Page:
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Somaliland Chewers' Street March
ISSUE 98
Front Page
Index

Headlines

- Eritrea Providing Military Training For Hundreds Of ONLF Fighters
- Somaliland Refugee Wins College Award
- Fighting Discrimination Against Disability In Somaliland

- Somaliland Chewers' Street March

- UN Secretary General Report On Somalia, Part IV

Health

- Drug: The Double Edged Knife (Part 30)

- Hopes Pinned On New Drug Plan On World AIDS Day

International News

- Money Transfer Companies Form Association

- Security Council Urges Stricter Implementation Of Arms Embargo
- Joint Patrols May Aid Terrorism War
- CIA Training Of Islamists Haunts Gis In Iraq
- Dead Meat? Stories of asylum seekers stealing donkeys - and swans - to eat have turned out to be false. So why have the newspapers not apologized, asks Roy Greenslade

- Crushing Walnuts, But Losing The War?

Peace Talks

- State Won't Pay Somali Talks Bills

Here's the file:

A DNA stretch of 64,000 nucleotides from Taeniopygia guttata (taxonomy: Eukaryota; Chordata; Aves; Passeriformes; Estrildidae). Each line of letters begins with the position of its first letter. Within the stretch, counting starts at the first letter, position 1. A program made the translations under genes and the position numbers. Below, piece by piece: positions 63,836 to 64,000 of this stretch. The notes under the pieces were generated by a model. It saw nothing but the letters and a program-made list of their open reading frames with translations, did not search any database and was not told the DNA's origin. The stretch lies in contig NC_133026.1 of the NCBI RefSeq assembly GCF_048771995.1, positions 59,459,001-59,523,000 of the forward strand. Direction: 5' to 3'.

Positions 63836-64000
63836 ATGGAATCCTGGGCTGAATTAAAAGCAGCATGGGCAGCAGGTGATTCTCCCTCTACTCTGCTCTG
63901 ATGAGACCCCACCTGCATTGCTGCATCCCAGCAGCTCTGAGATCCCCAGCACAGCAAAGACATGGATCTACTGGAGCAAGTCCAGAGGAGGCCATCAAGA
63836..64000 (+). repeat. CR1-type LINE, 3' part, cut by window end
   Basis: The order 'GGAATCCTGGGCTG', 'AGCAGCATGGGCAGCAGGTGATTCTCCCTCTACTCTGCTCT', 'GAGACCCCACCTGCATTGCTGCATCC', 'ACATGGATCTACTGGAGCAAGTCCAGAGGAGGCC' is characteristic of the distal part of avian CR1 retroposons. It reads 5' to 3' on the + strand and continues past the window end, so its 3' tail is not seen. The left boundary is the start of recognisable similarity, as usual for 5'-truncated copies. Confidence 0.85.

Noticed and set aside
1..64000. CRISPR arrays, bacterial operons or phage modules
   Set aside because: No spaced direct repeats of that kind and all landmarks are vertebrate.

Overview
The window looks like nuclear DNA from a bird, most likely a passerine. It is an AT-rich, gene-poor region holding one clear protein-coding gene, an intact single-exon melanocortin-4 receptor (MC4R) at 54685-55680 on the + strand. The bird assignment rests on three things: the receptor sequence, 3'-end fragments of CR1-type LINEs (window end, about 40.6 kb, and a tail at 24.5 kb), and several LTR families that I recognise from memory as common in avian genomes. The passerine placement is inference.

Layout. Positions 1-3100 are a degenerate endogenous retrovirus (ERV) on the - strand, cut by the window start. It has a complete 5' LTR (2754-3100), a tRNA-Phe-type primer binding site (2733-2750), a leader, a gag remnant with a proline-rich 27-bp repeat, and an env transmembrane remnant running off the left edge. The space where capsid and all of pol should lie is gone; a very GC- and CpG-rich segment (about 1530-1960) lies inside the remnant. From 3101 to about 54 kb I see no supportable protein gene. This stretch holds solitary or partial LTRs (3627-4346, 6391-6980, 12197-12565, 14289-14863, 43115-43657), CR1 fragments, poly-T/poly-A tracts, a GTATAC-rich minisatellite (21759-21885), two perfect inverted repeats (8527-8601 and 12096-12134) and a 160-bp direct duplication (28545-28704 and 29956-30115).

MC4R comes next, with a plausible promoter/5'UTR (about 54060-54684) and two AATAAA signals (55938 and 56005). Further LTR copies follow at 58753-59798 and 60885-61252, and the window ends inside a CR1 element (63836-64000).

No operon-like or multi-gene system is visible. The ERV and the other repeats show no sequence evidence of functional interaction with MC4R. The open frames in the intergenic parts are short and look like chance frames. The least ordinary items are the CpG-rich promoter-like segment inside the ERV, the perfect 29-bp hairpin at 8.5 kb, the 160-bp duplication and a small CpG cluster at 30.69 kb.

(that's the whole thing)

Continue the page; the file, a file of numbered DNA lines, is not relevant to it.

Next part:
- Minister Warns Somalia Leaders

Photos & Remembrance

- More Photos

Editorial & Opinions

- Ambiguous Relations

- Giving Somaliland International Recognition Will STOP The Refugee Exodus From Somalia To Europe

 

 

 


Buroa, Nov 30, 2003 (BBC) Hundreds of protestors have marched through the streets of a Somaliland town after the price of a mild narcotic leaf, known as Khat, was doubled.

The stimulant is widely chewed in the Somaliland and across the region.

At the end of the holy Muslim month of Ramadan demand soars and so do prices, but the BBC's Hussein Ali Nur says protests are quite unprecedented.

The security forces in the central town of Burao fired shots in the air to deter the marchers.

According to a journalist there, the authorities held an emergency meeting with Khat suppliers and agreed to drop the prices back down to nearer the pre-Ramadan level.

Many onlookers expressed said they would have been more supportive if they had been protesting about the price of food and other commodities, which have also increased dramatically this year.

There is a lucrative business in the mild stimulant, which is mainly chewed by men who sit in groups for long hours.

The Khat trade has been the cause of many disturbances in the past.

 

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